The second way of configuration makes Mailman speak to Exim directly. Therefore, a couple of changes are to be made to different sections of the Exim config file at /etc/exim4/exim4.config.template.

In the section “MAIN CONFIGURATION SETTINGS” these lines are to be added:

# ---------- MAILMAN --------------------------------------------------------
# Home dir for your Mailman installation -- aka Mailman's prefix
# directory.
MAILMAN_HOME=/var/lib/mailman
MAILMAN_WRAP=MAILMAN_HOME/mail/mailman

# User and group for Mailman, should match your --with-mail-gid
# switch to Mailman's configure script.
MAILMAN_USER=list
MAILMAN_GROUP=daemon
# ---------- /MAILMAN -------------------------------------------------------

In “ROUTERS CONFIGURATION” just below “begin routers” these line are new:

# ---------- MAILMAN --------------------------------------------------------
# Messages get sent out with envelope from "mailman-bounces@virtual_domain"
# But mailman doesn't put such addresses in the aliases. Recognise these here.
mailman_workaround:
  domains = +local_domains
  require_files = MAILMAN_HOME/lists/$local_part/config.pck
  driver = accept
  local_parts = mailman
  local_part_suffix_optional
  local_part_suffix = -bounces : -bounces+* : \
           -confirm+* : -join : -leave : \
           -subscribe : -unsubscribe : \
           -owner : -request : -admin
  transport = mailman_transport
  group = MAILMAN_GROUP

# Mailman lists
mailman_router:
  domains = +local_domains
  require_files = MAILMAN_HOME/lists/$local_part/config.pck
  driver = accept
  local_part_suffix_optional
  local_part_suffix = -bounces : -bounces+* : \
                      -confirm+* : -join : -leave : \
                      -subscribe : -unsubscribe : \
                      -owner : -request : -admin
  transport = mailman_transport
  group = MAILMAN_GROUP
# ---------- /MAILMAN -------------------------------------------------------

In section “TRANSPORTS CONFIGURATION” just after “begin transports” the next line need to be added:

# ---------- MAILMAN --------------------------------------------------------
mailman_transport:
  driver = pipe
  command = MAILMAN_WRAP \
            '${if def:local_part_suffix \
                  {${sg{$local_part_suffix}{-(\\w+)(\\+.*)?}{\$1}}} \
                  {post}}' \
            $local_part
  current_directory = MAILMAN_HOME
  home_directory = MAILMAN_HOME
  user = MAILMAN_USER
  group = MAILMAN_GROUP
  freeze_exec_fail = true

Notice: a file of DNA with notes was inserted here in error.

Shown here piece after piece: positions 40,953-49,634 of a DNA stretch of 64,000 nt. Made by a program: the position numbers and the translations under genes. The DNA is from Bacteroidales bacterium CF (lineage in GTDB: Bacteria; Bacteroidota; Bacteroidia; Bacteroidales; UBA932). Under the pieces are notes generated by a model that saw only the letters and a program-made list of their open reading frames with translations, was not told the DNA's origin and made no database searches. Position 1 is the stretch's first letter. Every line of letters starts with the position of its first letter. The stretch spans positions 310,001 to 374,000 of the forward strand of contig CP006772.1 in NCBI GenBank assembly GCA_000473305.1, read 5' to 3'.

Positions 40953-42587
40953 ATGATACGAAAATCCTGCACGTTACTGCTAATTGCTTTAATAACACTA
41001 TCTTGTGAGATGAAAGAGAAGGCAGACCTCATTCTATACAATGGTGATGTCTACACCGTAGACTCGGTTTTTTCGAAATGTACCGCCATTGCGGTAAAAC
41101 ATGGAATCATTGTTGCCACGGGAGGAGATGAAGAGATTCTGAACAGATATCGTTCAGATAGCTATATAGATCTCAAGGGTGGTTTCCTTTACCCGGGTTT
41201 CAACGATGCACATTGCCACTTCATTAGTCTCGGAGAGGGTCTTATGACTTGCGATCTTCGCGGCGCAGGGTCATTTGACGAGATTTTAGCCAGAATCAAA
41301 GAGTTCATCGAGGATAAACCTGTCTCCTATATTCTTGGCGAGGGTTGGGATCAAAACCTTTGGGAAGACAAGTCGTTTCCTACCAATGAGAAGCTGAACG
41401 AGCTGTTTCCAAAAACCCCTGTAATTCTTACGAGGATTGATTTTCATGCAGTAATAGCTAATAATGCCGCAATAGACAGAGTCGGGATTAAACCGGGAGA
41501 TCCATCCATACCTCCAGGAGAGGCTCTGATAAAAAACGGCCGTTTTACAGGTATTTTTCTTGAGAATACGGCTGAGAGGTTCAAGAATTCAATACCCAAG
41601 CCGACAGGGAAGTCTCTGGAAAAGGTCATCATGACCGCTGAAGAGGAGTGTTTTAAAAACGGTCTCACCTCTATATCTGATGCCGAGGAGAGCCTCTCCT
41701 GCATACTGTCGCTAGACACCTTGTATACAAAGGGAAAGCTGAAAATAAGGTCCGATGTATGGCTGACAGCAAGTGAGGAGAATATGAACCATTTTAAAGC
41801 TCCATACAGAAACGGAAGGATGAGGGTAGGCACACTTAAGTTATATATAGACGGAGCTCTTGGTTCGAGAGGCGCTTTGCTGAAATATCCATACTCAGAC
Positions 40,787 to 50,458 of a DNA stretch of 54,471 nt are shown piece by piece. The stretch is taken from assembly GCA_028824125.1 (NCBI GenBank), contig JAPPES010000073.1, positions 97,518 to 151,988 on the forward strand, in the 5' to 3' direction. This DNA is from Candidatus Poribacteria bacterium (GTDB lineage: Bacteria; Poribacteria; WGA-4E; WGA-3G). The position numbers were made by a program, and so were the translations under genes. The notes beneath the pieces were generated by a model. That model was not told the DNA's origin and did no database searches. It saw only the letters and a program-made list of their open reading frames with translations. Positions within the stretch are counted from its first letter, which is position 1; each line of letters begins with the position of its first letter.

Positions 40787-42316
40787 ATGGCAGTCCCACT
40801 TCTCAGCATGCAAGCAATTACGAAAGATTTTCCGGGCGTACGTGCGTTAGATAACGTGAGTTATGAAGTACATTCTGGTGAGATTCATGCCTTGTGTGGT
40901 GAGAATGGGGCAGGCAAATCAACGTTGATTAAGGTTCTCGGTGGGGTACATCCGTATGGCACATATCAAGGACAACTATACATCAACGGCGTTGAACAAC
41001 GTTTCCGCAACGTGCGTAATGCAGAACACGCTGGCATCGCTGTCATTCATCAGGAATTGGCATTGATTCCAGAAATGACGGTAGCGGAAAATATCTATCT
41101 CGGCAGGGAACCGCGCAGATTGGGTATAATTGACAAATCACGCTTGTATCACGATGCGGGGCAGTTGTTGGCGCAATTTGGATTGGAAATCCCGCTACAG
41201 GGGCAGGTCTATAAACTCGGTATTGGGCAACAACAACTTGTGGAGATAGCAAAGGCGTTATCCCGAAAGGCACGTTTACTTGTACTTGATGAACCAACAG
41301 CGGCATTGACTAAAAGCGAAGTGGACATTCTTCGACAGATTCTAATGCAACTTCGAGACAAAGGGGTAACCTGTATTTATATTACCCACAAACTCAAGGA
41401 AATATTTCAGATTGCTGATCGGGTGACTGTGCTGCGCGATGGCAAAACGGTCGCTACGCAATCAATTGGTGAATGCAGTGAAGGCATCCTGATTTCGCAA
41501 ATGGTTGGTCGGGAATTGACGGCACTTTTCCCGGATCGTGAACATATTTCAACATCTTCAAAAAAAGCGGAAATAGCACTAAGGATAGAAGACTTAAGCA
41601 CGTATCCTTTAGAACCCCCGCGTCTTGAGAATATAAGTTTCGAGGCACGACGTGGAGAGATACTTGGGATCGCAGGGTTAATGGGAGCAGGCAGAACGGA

# ---------- /MAILMAN -------------------------------------------------------

The new config is processed and set up by this line:

update-exim4.conf && service exim4 restart

Apache config

Mailman comes with a nice web UI and even a fitting config file for Apache. In /etc/apache2/sites-available/default the next two line are to be inserted right before the end of the file:

Include /etc/mailman/apache.conf
RedirectMatch ^/mailman(\/*)$ http://hostname.yourdomain.tld/cgi-bin/mailman/listinfo

The first line lets Apache parse the Mailman configuration file. The second line redirects all requests for http://hostname.yourdomain.tld/mailman to the listinfo page of Mailman at http://hostname.yourdomain.tld/cgi-bin/mailman/listinfo.

The changes are activated like this:

service apache2 restart

Workaround for list archives-bug in Ubuntu

In recent releases of the Mailman package for Ubuntu, the privileges on the directories of list-archives are not set properly so that new posts are not archived at all. To fix this the following line will help:

chown -R list /var/lib/mailman/archives/private/

In case there are already posts which are not indexed, the archive can be reinitialized like this:

/var/lib/mailman/bin/unshunt

Quick setup of Jabber-Server (ejabberd) in Ubuntu

 
This posts documents the necessary steps to setup a running Jabber-server in Ubuntu. It uses ejabberd v2.1.5 and by the time of writing it is tested on Ubuntu 11.04.

Installation of packages

First the according Ubuntu packages are supposed to be installed:

aptitude install ejabberd

Customizing the setup

Next step is to customize two settings in /etc/ejabberd/ejabberd.cfg:

%% Admin user
{acl, admin, {user, "youruser", "yourdomain.tld"}}.

%% Hostname
{hosts, ["yourdomain.tld"]}. 

The rest should basically fly by itself.

Now an administrative user has to be added. Is is done on the command line with:

ejabberdctl register youruser yourdomain.tld yourpassword

After this, the server can be started by the following line:

service ejabberd start

If all went well, now the administrative backend should be good to go. It is accessibly with this URL:

http://yourjabberhostname.yourdomain.tld:5280/admin

Customizing the DNS entry

In order to get your server compliant with most of the clients, your domain is supposed to offer the following SRV-entries (example shows bind zonefile entries):

yourjabberhostname       IN A       IP_of_jabberhost
_xmpp-client._tcp        IN SRV     5 0 5222 yourjabberhostname.yourdomain.tld.
_xmpp-server._tcp        IN SRV     5 0 5269 yourjabberhostname.yourdomain.tld.
_jabber._tcp             IN SRV     5 0 5269 yourjabberhostname.yourdomain.tld.

Have fun with your individual jabber server!

Testing webserver-security with Nikto

A decent tool to test a webserver’s security setup is Nikto. It performs comprehensive tests on any given webserver and outputs its vulnerabilities. Using Ubuntu, the tool is easily available. It can be installed like this:

aptitude install nikto

To perform an actual test, the basic syntax looks like this:

nikto -h www.serverofinterest.tld

Depending on the extend of the test and the vulnerability of the server in question, the output might take a while. Yet, it will be quite enlightening as to where a server’s problem are.